Flanking this workstation was a bright coloured set of plastic trays, the ‘in’ section bulging. On the opposite side, an old ‘SMS’ baby-milk can filled with pens, pencils and anything else she could stuff in there. On the wall above the monitor old photographs of former pupils, some in cardboard frames, and a man, bearded yet youthful, wide-eyed, expressive face. Happy. Salmon settled his eyes on the face for a moment.

"Peter," she said, and swivelled around on her chair. She stopped and smiled when she noticed him staring at the photograph. “Have you not seen this before, Peter?” He shook his head. “It’s my husband. Dale.” She looked at it herself now. “I thought I’d mentioned him at the interview. He was killed in a boating accident some five years ago.”

Salmon felt his throat tighten. He had no idea, assuming because she still wore her wedding ring that her husband was still alive, and was probably a small, round man who did ‘something’ in the city. Now he knew, and he felt somewhat guilty. Whatever Dale had been in life, he was certainly no round little man. Salmon could clearly see that by the chiselled jaw, the thin, hard lips. A man’s man, as the saying went.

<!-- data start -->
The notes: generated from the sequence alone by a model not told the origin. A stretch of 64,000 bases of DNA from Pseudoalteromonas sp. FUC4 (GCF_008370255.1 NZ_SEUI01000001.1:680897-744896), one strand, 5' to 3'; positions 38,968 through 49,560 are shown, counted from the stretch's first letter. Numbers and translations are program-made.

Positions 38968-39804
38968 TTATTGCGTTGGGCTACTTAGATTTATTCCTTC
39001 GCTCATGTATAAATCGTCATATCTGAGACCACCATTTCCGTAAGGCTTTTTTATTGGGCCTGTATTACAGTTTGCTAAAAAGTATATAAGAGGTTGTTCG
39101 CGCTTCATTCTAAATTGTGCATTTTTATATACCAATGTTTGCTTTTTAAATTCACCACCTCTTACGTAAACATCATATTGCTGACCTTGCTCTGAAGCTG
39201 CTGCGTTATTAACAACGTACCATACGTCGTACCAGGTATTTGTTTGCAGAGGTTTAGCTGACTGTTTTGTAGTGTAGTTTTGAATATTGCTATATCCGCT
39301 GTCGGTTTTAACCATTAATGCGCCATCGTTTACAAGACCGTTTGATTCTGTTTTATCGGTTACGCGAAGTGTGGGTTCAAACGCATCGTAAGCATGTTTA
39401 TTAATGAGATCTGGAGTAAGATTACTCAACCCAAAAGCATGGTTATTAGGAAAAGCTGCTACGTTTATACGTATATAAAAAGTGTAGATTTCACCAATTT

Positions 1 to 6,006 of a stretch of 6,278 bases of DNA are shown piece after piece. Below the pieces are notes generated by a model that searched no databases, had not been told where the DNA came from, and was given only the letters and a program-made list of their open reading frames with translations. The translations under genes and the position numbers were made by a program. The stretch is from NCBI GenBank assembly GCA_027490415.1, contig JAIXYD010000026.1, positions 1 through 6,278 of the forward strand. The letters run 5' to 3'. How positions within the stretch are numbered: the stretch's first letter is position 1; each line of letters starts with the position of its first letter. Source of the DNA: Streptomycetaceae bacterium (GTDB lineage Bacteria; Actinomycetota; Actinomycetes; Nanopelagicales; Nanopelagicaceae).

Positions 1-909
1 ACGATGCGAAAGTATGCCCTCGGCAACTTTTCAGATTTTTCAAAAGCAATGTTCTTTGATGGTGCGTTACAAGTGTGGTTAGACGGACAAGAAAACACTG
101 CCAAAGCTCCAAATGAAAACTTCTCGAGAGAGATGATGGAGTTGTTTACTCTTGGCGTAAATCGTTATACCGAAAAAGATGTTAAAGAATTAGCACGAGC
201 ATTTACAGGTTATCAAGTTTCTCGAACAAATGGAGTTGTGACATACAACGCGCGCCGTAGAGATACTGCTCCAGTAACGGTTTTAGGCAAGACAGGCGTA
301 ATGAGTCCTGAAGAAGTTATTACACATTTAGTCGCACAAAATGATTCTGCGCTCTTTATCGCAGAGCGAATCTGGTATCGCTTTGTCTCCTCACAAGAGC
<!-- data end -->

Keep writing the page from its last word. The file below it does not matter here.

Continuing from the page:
He looked up and saw her face and for a moment he thought she would utter a rebuke. She smiled again, but not in a friendly way. Salmon suspected it didn't augur well. "How do you feel your first day went?" Any more revelations about her husband were not about to come that day. Perhaps they never would.

"Good," he said, without having to think about it. He meant it. The children had responded well, they seemed polite, attentive, interested. "I think I'll be able to do a lot here."

"Glad to hear it." She glanced to the office door, slapped her knees and got up. She closed the door slowly, then came back to her chair. Something heavy seemed to be weighing her down as she considered the floor for a few moments before continuing. "I just want to say a few things, Peter. Nothing too…” She looked up, that tiny smile appearing for a moment. “Nothing serious, but it needs to be said.” A loud inhalation. “People here keep things fairly close to their chest, Peter. How they think. I'm not from around here myself, but I am Cornish. I'm from Truro originally, and that’s a little different. I have a house some ten miles or so from here. I didn't want anything in the village, not the way things can be."

Was that a criticism of his taking the rent so close to school? He frowned. "The way things can be?"